A Mistake Artists Can Make Posting Online


“The point is the doing of them rather than the accomplishments.”
-Bruce Lee

 Sometimes it’s easy to get caught up in the rewards that come with hard work…and we forget that the hard work itself was reward.  Bam!  I didn’t even make you work hard to read that tip.  Let’s elaborate.

I learn a new technique.  I post it online.  It gets very little response.  I get upset because it’s a cool trick that deserves recognition.  “What’s the point of posting if noone recognizes it.”  Wait…you still learned that trick and you love it.  Stop right there.  

When did this become the focus?

You had a golden moment of training - a discovery, an advancement within yourself that will stay forever.  Did you just lose that feeling?  Why ruin that feeling with needing others to validate your efforts?  Didn't you just level up an ability FOREVER? Whaaat!


If you share something, you are a mirror.  Others see things according to how your work triggers their worldview and perspective.  You don't usually get to control their story and how they integrate it with your work.  So don't base your value on it.

I remember the story about a person that lost a loved one.  This person messaged me to thank me because she was able to learn the nunchaku and carry on his memory through that training.  From a numbers standpoint, she only liked the video once.  One like.   Imagine if that was the only like my video received?  What if I wasted time being frustrated about the "one like" response, not realizing the quality of that one number.  Think about it.  You never know the stories behind the people, you only know the numbers.  Making it a numbers game erases the stories.  These stories are probably what you are looking for, more than the numbers.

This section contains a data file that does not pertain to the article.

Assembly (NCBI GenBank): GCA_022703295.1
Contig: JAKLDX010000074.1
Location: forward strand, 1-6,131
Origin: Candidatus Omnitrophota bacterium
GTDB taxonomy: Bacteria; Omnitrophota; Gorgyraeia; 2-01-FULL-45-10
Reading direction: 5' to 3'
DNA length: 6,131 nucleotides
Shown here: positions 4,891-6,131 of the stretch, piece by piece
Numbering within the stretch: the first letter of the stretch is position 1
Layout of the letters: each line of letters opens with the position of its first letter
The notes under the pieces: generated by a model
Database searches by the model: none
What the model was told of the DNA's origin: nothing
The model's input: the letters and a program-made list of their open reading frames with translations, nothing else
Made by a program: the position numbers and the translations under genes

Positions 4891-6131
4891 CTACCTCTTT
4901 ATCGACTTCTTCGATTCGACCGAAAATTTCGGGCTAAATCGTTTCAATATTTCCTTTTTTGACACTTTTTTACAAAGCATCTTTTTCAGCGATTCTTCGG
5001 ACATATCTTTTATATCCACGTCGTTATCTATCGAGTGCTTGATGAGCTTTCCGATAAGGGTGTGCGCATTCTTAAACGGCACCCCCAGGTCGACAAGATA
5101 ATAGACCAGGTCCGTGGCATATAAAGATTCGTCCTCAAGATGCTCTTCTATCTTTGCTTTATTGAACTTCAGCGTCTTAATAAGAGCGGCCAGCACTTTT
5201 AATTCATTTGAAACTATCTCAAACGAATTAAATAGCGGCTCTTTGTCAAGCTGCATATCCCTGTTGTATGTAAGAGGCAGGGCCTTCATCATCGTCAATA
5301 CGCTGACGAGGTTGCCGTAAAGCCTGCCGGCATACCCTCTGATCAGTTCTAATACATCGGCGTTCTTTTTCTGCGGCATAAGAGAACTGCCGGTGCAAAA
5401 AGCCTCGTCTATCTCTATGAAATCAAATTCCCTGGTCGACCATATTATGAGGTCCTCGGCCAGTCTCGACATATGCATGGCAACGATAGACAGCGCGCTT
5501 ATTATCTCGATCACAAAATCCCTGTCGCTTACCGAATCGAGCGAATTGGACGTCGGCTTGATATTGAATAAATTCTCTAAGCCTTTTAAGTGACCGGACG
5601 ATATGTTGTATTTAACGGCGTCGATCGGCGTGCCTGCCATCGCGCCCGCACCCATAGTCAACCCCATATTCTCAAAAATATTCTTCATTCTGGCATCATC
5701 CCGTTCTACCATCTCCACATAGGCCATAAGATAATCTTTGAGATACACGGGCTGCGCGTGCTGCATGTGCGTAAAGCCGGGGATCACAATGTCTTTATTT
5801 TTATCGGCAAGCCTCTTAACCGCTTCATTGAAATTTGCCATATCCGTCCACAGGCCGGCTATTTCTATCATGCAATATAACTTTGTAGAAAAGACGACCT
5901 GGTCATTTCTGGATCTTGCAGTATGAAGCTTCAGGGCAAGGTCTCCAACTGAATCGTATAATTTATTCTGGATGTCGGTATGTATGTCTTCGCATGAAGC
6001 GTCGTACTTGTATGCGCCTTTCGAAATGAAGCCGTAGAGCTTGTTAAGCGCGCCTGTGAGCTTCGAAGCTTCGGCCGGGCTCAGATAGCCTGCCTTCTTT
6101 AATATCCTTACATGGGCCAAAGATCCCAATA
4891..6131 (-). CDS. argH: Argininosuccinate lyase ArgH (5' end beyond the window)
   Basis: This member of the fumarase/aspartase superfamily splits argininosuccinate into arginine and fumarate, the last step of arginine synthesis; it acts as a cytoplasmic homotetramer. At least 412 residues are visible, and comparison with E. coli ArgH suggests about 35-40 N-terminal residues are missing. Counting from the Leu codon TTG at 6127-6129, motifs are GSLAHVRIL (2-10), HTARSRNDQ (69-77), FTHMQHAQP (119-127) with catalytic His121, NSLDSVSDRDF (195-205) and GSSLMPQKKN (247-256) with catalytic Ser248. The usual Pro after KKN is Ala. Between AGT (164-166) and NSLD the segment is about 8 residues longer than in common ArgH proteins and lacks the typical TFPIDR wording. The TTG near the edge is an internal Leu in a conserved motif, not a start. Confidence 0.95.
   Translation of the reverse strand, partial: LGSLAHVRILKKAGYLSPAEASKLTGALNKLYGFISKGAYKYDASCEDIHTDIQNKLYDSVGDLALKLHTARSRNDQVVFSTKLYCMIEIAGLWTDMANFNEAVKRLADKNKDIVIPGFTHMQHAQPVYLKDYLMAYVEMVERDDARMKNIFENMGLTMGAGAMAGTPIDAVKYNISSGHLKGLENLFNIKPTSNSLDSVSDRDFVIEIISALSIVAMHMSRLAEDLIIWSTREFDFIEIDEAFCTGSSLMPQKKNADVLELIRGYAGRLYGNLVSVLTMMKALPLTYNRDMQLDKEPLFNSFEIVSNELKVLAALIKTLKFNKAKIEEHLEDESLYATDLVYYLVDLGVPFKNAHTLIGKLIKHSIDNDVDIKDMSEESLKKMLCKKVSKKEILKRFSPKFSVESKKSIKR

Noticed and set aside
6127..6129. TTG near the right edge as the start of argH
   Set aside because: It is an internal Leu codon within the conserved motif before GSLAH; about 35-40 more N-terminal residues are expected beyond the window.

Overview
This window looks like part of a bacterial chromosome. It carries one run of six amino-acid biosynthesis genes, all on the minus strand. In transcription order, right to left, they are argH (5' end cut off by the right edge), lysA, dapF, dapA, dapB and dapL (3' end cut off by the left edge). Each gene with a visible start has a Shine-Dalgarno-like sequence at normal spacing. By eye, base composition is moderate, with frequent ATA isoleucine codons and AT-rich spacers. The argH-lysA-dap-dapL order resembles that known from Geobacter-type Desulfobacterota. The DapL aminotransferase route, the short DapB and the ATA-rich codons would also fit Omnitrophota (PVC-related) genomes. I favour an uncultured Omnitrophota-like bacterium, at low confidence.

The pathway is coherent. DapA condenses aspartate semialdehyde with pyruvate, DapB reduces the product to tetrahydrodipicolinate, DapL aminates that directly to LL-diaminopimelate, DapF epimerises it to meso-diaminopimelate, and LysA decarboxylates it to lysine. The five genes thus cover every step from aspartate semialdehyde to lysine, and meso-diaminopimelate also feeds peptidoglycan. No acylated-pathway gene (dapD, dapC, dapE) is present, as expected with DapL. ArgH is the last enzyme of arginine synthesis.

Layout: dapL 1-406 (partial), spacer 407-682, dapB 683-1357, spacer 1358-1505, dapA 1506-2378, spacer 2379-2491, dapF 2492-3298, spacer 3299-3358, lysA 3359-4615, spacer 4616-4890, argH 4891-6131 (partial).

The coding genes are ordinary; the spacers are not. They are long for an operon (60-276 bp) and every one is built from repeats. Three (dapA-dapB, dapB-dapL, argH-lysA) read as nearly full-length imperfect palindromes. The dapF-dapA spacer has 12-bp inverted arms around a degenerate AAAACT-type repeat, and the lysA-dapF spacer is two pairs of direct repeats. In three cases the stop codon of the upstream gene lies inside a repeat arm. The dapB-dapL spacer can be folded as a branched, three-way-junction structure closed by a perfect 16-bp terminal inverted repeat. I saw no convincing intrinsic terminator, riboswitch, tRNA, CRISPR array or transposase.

"I mean, I think I'm cool but only 3 people told me that RIDICULOUSLY fiery wings are cool.  So maybe it's not cool."

If you are doing it because you're passionate about it, focus on what you can create and be okay with how things fall as they may.  

Your creation, that's great...  
You creatING, that is the real masterpiece.  

It is art unfolding through time.  Keep creating, keep being awesome.  Your past efforts will be turned into badges. Appreciate them, but try not to fall in love with them too much, try not to let it blind you from seeing all the masterpieces waiting for you in the future.  Stay the path and keep the power of artistry in your hands.  

As you create, the reward is in the creating.  Stay with that.



  • Like this post?  Be sure to share, like and comment or I won't believe it was worth writing it.  Joking...joking... 😉  Well... I mean, if you did share it, I'd appreciate it.  Oh the irony! hahaha
     
  • Also, I am aware that if you make art your business, engaging an audience is more of a requirement.  But I am also suggesting that you will appreciate the process a whole lot more if you only focus on improving the things you can control...  
    Good approach: Make great art.  Know your value.  Connect with the right people that resonate or share your vision.  Repeat.  Pow!